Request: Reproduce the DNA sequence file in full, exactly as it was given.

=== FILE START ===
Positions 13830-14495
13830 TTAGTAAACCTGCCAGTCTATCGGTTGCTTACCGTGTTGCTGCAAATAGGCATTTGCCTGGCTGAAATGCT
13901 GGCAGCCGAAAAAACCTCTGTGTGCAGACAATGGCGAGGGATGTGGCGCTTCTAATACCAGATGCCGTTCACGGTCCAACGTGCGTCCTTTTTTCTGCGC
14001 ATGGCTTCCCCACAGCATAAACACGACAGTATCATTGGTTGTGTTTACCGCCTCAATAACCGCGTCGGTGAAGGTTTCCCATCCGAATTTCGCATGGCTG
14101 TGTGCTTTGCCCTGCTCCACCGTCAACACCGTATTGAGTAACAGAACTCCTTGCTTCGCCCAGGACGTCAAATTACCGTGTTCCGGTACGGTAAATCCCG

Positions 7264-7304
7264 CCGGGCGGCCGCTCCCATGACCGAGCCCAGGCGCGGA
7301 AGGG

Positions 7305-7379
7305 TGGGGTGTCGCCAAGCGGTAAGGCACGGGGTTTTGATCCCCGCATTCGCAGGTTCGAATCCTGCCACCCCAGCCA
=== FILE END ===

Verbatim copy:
Positions 13830-14495
13830 TTAGTAAACCTGCCAGTCTATCGGTTGCTTACCGTGTTGCTGCAAATAGGCATTTGCCTGGCTGAAATGCT
13901 GGCAGCCGAAAAAACCTCTGTGTGCAGACAATGGCGAGGGATGTGGCGCTTCTAATACCAGATGCCGTTCACGGTCCAACGTGCGTCCTTTTTTCTGCGC
14001 ATGGCTTCCCCACAGCATAAACACGACAGTATCATTGGTTGTGTTTACCGCCTCAATAACCGCGTCGGTGAAGGTTTCCCATCCGAATTTCGCATGGCTG
14101 TGTGCTTTGCCCTGCTCCACCGTCAACACCGTATTGAGTAACAGAACTCCTTGCTTCGCCCAGGACGTCAAATTACCGTGTTCCGGTACGGTAAATCCCG

Positions 7264-7304
7264 CCGGGCGGCCGCTCCCATGACCGAGCCCAGGCGCGGA
7301 AGGG

Positions 7305-7379
7305 TGGGGTGTCGCCAAGCGGTAAGGCACGGGGTTTTGATCCCCGCATTCGCAGGTTCGAATCCTGCCACCCCAGCCA